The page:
This was the first step towards the goal destined for this young man. After finishing his first year of novitiate he asked to be transferred to the Monastery of St. Maron at Annaya. This was because he wished to detach himself from all worldly thoughts - working solely for God - and this Monastery offered better opportunities for seclusion. His request was granted.

There he portrayed a life which seems - to us, today - incredible. He prayed for hours at a time; gave himself penances which even the others thought harsh; obeyed all those around him; ate one meal a day - usually the left overs - and drank only water.

This was his life, and it was the life he lived until his death. It was the road he followed because it was the road God wanted him to follow.

Saint Charbel's life was based upon the life of Saint Anthony of Egypt, the Father of Monks. He mirrored his life upon that of Saint Anthony, abandoning family and goods - living a life in attentiveness to God. The more deeply he based his life upon Saint Anthony and the other Fathers, the more he buried himself in a life of Prayer.

Saint Charbel knew the necessity of prayer, for with true prayer one can overcome all the trials which the world can present. Hour after hour he knelt before the Blessed Sacrament, living according to the precept of the Lord: "Pray without ceasing." He venerated the Mother of God with so much love that his heart became like that of the Blessed Virgin Mary.

Saint Charbel's humility and charity are something all can imitate if they wish. Not only did he, like a child, obey his superiors, but, because he saw Christ in those around him, he did his best to obey them completely also.

The Elders used to say that a monk must not judge others or revile them, be curious, jealous or backbiting, malign his neighbour in thought or word, nor look into his affairs. These are the ideals which St. Charbel followed. It was not easy, but with prayer he was able to overcome all temptations. By making these aims their own, with the help of prayer, all may follow in his footsteps.

In the Monastery at Annaya, at the end of his novitiate, he made his Monastic Profession and took the Solemn Vows of Obedience, Chastity and Poverty. This was in 1853, when he was 25 years old. From here he was sent to the Monastery of Saint Cyprian of Kfifane where he studied for six years. During his studies he was always among the first in his class, primarily because of his discipline and love for what he was doing.

After finishing his Philosophical and Theological studies, Brother Charbel was ordained a Priest on the 23rd July, 1858 at Bkerke. Afterwards he received instructions from his superiors to return to the Monastery of St. Maron, at Annaya.

It was here that he spent sixteen years of community life, where he became the "servant of the servants." He respected all, even the least significant in the community. He led a life of work and prayer, always choosing those tasks that were most toilsome and lowly. His continuous prayer, prolonged fasting, acts of mortification - and his union with God - made him an Angel in human form.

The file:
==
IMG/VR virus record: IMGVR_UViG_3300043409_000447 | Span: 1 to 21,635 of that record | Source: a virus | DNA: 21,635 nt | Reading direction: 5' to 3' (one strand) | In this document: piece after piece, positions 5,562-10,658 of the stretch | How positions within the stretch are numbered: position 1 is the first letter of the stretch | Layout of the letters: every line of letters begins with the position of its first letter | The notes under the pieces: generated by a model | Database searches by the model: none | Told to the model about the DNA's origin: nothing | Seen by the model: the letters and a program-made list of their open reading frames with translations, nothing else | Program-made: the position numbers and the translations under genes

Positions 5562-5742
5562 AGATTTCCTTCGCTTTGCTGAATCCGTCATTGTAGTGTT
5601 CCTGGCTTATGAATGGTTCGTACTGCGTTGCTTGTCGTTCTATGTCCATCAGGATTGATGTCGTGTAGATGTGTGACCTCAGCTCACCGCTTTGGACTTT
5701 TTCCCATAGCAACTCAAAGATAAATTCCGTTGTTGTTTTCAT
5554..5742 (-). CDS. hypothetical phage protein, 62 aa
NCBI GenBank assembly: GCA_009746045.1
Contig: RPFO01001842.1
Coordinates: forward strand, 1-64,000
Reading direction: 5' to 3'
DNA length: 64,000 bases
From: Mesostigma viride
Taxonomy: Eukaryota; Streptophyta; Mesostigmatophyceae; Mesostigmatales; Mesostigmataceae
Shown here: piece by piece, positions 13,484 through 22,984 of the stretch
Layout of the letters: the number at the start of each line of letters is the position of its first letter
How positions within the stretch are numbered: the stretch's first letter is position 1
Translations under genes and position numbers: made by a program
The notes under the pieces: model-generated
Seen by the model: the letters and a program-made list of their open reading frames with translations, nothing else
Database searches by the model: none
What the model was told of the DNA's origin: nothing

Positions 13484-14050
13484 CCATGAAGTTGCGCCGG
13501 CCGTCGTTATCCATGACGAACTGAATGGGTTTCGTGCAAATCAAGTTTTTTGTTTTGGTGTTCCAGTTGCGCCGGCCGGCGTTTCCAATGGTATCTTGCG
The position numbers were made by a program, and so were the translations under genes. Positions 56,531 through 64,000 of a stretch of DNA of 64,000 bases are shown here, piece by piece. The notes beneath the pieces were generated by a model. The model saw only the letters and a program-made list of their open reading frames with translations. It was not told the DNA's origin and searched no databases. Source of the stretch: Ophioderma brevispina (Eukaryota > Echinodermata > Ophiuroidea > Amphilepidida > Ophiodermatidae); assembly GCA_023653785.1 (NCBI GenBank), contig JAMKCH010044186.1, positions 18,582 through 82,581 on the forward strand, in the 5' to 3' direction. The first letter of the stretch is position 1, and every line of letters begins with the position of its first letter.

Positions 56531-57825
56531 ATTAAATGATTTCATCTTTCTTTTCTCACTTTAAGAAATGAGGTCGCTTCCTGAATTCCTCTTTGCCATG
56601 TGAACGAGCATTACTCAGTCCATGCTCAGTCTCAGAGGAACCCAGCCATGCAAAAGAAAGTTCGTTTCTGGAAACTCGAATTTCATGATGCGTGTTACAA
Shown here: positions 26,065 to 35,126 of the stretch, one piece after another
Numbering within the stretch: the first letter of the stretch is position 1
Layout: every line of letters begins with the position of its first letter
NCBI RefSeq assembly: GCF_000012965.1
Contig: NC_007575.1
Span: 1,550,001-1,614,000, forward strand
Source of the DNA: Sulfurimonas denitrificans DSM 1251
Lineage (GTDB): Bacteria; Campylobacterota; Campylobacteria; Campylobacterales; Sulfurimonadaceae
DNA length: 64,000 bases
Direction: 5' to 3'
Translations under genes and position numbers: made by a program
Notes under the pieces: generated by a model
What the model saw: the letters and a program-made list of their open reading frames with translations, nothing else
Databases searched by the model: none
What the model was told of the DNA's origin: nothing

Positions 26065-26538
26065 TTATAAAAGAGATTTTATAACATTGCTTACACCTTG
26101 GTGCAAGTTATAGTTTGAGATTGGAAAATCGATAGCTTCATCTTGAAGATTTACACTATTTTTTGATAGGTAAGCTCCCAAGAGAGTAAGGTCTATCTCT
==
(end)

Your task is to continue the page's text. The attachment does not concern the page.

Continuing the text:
But this is not the end of Saint Charbel's life. The next level of achievement along his road to seeking his goal was that of solitude - the life of a hermit. He could not become a hermit immediately, however, because becoming a hermit is extremely difficult. First, a hermit must be like a piece of metal - tempered and strengthened to remove all impurities - and this is done through community life. At first Saint Charbel was refused permission to be a hermit - not because he wasn't ready, but because all Superiors discourage their members from leaving the community. It was another test along the way. However, with patience and humility, he prayed. Again he asked permission which was granted this time, but not without the help of a heavenly Miracle.

In 1875 he was authorised to enter the hermitage which was dependent upon the Monastery of Annaya. A hermit's life is most difficult, but, through prayer, Saint Charbel took all in his stride. Saint Charbel was a hermit for 23 years and he achieved his goal of living for Christ as perfectly as he could.

At 11.00 a.m. on the 16th December, 1898, while saying Mass, Saint Charbel was struck by paralysis during the Consecration. He was carried to his cell where, for eight days, still paralysed and in great pain, he kept repeating the names of Jesus, Mary and Joseph, and the Apostles, Peter and Paul.

On Christmas Eve, 24th December, 1898, he died, at the age of 70 years. He was buried, but the body was not embalmed - nor placed in a coffin - which was the custom of the area.

It was only after his death that the rest of the world began to know about him. Almost immediately miracles began to happen. For 45 days and nights after he was buried a strange light flickered around his grave. Three months after his death the Patriarch, due to reports of many miracles, ordered that Saint Charbel's body be exhumed.

When the body was exhumed it was found to be floating in a watery oil. It was incorrupt and the clothes were intact. The body was reburied, in a coffin, in the Monastery. The miracles continued. Twenty-nine years after his death the tomb was again opened and the body was found to be still incorrupt.

Many thousands of people have been cured through his relics, especially the oil which still flows, even today, from his body. And the cures continue to this day!

Saint Charbel was beatified on December 5th 1965 by His Holiness, Pope Paul VI. The ceremony took place at the closing of the Second Vatican Council. On October 9th, 1977, during the World Synod of Bishops, Pope Paul VI canonised Blessed Charbel among the ranks of the Saints.